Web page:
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Near Gettysburg in Adams County, Pennsylvania — The American Northeast (Mid-Atlantic)
 

First Volunteer Brigade

Artillery Reserve

 

—Army of the Potomac —

 
First Volunteer Brigade, Artillery Reserve Tablet Photo, Click for full size
By Craig Swain, December 27, 2008
1. First Volunteer Brigade, Artillery Reserve Tablet
A set of crossed cannons, symbol of the artillery, is at the top of the tablet.
Inscription.
Army of the Potomac
Artillery Reserve
First Volunteer Brigade

Lieut. Col. Freeman McGilvery

5th Mass. Battery E (10th New York Attached)
Capt. Charles A. Phillips
July 2d Engaged on Third Corps line on the Wheatfield Road.

9th Mass. Battery
Capt. John Bigelow, Lieut. Richard S. Milton
July 2d Engaged on Third Corps line on the Wheatfield Road.
July 3d in Ziegler's Grove.

15th New York Battery
Capt. Patrick Hart
July 2d Engaged on Third Corps line on the Wheatfield Road.
July 3d On Second Corps line south of Pleasonton Avenue.

Penna. Batteries C and F
Capt. James Thompson
July 2d Engaged in Peach Orchard.
July 3d On line with Battery K 4th U.S. on right and Hart's Battery on left.

Casualties. Killed 1 officer 16 men. Wounded 10 officers 61 men. Captured or missing 5 men. Total 93.
 
Erected 1912 by Gettysburg National Military Park Commission.
 
Location. 39° 48.239′ N, 77° 14.077′ W. Marker is near Gettysburg, Pennsylvania, in Adams
McGilvery's Brigade Tablet Photo, Click for full size
By Craig Swain, December 27, 2008
2. McGilvery's Brigade Tablet
County. Marker is on Hancock Avenue, on the left when traveling north. Click for map. Located on the south part of Cemetery Ridge in Gettysburg National Military Park. Marker is in this post office area: Gettysburg PA 17325, United States of America.
 
Other nearby markers. At least 8 other markers are within walking distance of this marker. 2nd Connecticut Light Battery (within shouting distance of this marker); 2nd Battery New Jersey Light Artillery (within shouting distance of this marker); New York State Auxiliary Monument (within shouting distance of this marker); Reverend Father William Corby, C.S.C. (within shouting distance of this marker); Dow's 6th Maine Battery (within shouting distance of this marker); Battery H, 3rd Pennsylvania Heavy Artillery (about 300 feet away, measured in a direct line); 4th Pennsylvania Cavalry (about 300 feet away); 15th Battery New York Light Artillery (about 400 feet away). Click for a list of all markers in Gettysburg.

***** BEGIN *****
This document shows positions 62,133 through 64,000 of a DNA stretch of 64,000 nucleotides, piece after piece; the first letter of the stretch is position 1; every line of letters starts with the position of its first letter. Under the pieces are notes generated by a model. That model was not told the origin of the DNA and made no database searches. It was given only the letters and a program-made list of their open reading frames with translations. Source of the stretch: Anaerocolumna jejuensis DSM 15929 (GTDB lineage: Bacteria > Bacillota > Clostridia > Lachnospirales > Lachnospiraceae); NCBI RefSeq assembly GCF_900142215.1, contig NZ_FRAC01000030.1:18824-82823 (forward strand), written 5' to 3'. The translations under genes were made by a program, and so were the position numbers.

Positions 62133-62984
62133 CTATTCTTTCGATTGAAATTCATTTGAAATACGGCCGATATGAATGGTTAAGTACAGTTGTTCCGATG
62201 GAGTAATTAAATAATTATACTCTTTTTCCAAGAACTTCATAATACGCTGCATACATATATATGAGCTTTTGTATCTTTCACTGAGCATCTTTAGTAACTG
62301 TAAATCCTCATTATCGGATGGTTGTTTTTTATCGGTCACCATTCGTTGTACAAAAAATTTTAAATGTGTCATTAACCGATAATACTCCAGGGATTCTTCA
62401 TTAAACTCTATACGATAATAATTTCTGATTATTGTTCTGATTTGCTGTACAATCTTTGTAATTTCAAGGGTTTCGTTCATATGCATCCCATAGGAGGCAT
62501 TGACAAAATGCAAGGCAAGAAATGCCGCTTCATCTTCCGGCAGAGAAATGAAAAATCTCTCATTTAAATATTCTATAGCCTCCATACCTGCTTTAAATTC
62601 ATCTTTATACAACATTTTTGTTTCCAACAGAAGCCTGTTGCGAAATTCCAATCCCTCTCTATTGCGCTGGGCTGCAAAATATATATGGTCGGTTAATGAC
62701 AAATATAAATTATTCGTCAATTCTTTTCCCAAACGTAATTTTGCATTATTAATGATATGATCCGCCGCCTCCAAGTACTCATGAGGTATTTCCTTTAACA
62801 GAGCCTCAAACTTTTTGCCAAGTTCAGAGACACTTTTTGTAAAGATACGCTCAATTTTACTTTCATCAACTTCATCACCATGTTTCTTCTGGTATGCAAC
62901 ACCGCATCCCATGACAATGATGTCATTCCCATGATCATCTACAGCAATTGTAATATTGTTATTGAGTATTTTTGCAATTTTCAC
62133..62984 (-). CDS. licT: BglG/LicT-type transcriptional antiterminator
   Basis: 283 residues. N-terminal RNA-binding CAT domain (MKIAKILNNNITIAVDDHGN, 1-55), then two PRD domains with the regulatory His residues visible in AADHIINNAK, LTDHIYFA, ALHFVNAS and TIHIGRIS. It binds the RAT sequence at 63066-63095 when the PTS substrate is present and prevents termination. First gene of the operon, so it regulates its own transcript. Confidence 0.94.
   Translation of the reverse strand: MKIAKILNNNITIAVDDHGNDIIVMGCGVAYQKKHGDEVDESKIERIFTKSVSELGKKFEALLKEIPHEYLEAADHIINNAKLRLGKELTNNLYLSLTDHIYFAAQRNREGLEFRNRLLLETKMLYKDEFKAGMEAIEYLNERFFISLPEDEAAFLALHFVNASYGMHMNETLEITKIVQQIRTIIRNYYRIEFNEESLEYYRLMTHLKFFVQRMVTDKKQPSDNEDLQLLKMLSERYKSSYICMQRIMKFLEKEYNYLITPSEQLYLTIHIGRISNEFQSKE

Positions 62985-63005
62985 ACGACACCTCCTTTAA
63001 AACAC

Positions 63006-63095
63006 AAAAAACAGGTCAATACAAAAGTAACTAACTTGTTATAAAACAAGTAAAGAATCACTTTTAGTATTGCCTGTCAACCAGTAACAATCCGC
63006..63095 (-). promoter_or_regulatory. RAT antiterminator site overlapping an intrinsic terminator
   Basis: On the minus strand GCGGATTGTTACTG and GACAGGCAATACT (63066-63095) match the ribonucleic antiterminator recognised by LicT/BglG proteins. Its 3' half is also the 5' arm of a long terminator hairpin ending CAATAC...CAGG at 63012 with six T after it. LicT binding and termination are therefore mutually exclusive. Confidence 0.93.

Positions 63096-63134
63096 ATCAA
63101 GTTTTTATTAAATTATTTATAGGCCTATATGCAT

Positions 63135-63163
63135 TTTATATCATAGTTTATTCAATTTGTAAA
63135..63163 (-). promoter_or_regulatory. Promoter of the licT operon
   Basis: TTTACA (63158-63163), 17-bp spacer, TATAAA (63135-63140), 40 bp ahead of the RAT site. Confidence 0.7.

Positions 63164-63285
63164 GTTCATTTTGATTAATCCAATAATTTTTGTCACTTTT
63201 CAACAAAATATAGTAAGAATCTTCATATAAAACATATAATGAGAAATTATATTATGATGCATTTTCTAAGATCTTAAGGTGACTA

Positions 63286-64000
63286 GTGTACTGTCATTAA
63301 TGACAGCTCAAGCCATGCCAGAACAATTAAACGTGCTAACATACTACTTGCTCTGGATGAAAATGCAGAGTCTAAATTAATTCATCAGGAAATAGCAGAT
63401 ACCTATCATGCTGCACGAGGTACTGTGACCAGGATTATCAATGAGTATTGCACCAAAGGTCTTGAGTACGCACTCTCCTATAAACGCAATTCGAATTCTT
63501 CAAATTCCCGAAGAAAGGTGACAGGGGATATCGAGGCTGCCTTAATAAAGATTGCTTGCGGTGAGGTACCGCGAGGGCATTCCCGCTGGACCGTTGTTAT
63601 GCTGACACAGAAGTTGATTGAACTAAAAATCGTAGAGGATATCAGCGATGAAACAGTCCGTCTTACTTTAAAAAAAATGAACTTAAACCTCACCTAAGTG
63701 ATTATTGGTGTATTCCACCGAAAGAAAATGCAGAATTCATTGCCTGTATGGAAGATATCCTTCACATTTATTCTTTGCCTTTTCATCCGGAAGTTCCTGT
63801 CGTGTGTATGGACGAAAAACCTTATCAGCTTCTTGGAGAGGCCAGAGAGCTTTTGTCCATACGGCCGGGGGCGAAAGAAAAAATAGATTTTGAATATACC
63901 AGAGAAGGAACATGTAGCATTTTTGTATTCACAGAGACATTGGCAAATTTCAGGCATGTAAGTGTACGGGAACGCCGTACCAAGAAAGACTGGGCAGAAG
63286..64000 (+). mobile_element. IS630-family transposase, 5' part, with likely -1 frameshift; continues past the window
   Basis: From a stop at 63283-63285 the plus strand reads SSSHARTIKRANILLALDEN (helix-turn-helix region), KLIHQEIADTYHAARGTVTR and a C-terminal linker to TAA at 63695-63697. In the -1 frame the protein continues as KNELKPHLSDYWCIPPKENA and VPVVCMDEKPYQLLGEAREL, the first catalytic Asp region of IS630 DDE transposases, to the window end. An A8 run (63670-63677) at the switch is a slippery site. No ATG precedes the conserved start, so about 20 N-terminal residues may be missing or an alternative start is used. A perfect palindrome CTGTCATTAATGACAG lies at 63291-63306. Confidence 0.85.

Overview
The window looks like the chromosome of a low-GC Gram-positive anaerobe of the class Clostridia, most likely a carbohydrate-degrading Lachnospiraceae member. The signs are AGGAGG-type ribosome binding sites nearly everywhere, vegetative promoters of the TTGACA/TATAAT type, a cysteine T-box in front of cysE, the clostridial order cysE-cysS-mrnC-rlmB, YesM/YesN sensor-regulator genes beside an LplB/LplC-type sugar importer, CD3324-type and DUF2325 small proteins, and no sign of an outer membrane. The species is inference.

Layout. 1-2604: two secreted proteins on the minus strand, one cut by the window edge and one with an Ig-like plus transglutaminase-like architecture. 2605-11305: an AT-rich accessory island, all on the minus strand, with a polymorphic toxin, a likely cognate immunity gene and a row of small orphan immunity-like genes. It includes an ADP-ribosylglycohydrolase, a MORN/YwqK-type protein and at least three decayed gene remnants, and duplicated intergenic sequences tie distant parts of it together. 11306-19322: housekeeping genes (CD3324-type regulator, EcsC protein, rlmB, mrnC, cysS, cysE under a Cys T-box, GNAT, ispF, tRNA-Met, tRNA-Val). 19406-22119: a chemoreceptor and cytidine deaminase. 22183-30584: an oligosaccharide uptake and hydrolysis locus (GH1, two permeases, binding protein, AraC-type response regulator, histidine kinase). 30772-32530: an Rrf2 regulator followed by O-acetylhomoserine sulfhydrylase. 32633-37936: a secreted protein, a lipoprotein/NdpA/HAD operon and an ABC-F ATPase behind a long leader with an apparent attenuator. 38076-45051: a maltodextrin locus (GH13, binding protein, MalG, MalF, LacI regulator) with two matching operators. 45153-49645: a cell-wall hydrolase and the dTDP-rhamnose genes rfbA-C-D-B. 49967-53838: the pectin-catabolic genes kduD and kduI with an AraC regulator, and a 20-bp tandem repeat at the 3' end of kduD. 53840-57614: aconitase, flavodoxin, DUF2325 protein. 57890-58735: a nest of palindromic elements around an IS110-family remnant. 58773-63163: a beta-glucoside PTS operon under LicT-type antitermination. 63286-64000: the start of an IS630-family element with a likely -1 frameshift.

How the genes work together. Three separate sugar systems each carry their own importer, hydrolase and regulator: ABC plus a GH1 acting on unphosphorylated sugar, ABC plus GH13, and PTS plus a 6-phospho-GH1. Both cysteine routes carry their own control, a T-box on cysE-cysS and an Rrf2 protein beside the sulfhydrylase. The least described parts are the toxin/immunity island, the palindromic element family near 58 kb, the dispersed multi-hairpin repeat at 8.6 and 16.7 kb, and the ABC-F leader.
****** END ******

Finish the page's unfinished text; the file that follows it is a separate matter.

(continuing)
Also see . . .  Cemetery Ridge. National Park Service virtual tour stop. (Submitted on February 3, 2009, by Craig Swain of Leesburg, Virginia.) 
 
Additional comments.
1. Report of Lt. Col. Freeman McGilvery
Left End of McGilvery's Artillery Line Photo, Click for full size
By Craig Swain, December 27, 2008
3. Left End of McGilvery's Artillery Line
Looking from across the street from the tablet, to the south. On the morning of July 3, McGilvery exercised operational control over a line of some thirty-nine artillery pieces deployed on a line through this section of the Federal line. Many of the batteries deployed here were attached from other commands. The gunners were protected by a rise of terrain to their front, and were not affected by the Confederate bombardment that afternoon.